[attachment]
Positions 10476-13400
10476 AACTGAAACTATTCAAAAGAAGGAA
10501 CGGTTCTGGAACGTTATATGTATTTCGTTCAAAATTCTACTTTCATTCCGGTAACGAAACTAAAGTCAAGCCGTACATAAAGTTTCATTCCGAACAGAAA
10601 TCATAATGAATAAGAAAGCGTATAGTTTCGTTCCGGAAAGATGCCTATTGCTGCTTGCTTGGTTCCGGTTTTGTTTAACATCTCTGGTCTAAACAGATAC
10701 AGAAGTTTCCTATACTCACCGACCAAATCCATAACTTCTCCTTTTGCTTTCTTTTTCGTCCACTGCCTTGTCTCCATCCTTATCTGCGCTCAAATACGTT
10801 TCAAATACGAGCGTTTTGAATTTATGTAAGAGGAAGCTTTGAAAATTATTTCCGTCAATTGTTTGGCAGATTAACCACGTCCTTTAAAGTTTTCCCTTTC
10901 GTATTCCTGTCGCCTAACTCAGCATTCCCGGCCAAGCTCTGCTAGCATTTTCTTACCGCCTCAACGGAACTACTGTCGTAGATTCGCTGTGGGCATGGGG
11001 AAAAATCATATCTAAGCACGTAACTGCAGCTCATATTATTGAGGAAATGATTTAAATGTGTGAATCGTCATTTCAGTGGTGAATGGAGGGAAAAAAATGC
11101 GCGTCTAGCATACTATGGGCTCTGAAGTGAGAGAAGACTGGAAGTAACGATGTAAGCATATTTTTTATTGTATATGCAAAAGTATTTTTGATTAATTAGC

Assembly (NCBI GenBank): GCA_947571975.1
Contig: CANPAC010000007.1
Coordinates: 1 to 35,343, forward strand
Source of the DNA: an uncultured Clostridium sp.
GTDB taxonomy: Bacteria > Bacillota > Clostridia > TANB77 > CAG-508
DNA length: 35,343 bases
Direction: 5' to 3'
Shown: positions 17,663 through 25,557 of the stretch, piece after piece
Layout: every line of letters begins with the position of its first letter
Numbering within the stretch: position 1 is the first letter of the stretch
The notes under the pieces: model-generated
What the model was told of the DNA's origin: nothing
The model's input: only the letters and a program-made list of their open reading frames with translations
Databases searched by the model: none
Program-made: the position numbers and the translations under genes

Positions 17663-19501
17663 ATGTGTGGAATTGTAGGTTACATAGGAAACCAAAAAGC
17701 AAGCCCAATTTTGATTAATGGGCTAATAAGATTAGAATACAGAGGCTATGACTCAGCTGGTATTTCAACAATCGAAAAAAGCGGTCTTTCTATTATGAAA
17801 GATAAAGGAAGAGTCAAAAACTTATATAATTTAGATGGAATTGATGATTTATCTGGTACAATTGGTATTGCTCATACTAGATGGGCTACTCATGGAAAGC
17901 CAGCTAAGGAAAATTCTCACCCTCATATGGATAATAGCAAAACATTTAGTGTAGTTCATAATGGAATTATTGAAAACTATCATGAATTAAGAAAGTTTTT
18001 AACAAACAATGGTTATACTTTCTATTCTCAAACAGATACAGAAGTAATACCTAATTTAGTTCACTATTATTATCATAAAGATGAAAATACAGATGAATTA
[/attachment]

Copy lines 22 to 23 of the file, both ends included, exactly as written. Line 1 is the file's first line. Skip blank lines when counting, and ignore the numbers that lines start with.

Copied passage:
The model's input: only the letters and a program-made list of their open reading frames with translations
Databases searched by the model: none